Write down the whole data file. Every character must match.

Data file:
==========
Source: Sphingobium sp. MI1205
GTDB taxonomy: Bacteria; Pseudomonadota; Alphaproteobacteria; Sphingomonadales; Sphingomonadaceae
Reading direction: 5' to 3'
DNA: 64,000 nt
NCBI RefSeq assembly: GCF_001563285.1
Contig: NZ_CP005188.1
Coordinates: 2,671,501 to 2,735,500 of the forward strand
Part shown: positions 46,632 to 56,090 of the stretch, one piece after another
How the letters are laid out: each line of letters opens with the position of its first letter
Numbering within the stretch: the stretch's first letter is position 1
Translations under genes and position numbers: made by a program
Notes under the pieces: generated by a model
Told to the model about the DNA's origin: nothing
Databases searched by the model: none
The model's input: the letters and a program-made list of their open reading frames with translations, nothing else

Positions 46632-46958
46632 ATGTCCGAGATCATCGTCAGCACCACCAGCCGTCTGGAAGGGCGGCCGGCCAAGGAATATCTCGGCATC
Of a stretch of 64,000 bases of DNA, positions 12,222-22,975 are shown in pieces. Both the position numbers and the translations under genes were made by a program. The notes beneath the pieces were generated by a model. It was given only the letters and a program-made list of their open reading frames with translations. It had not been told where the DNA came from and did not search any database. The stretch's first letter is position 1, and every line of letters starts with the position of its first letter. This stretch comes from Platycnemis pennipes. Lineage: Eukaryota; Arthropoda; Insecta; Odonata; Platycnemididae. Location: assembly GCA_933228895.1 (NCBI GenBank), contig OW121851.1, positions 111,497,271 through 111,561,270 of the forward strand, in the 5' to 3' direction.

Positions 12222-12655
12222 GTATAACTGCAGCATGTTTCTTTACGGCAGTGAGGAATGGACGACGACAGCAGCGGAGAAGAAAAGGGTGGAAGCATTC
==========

Source: Sphingobium sp. MI1205
GTDB taxonomy: Bacteria; Pseudomonadota; Alphaproteobacteria; Sphingomonadales; Sphingomonadaceae
Reading direction: 5' to 3'
DNA: 64,000 nt
NCBI RefSeq assembly: GCF_001563285.1
Contig: NZ_CP005188.1
Coordinates: 2,671,501 to 2,735,500 of the forward strand
Part shown: positions 46,632 to 56,090 of the stretch, one piece after another
How the letters are laid out: each line of letters opens with the position of its first letter
Numbering within the stretch: the stretch's first letter is position 1
Translations under genes and position numbers: made by a program
Notes under the pieces: generated by a model
Told to the model about the DNA's origin: nothing
Databases searched by the model: none
The model's input: the letters and a program-made list of their open reading frames with translations, nothing else

Positions 46632-46958
46632 ATGTCCGAGATCATCGTCAGCACCACCAGCCGTCTGGAAGGGCGGCCGGCCAAGGAATATCTCGGCATC
Of a stretch of 64,000 bases of DNA, positions 12,222-22,975 are shown in pieces. Both the position numbers and the translations under genes were made by a program. The notes beneath the pieces were generated by a model. It was given only the letters and a program-made list of their open reading frames with translations. It had not been told where the DNA came from and did not search any database. The stretch's first letter is position 1, and every line of letters starts with the position of its first letter. This stretch comes from Platycnemis pennipes. Lineage: Eukaryota; Arthropoda; Insecta; Odonata; Platycnemididae. Location: assembly GCA_933228895.1 (NCBI GenBank), contig OW121851.1, positions 111,497,271 through 111,561,270 of the forward strand, in the 5' to 3' direction.

Positions 12222-12655
12222 GTATAACTGCAGCATGTTTCTTTACGGCAGTGAGGAATGGACGACGACAGCAGCGGAGAAGAAAAGGGTGGAAGCATTC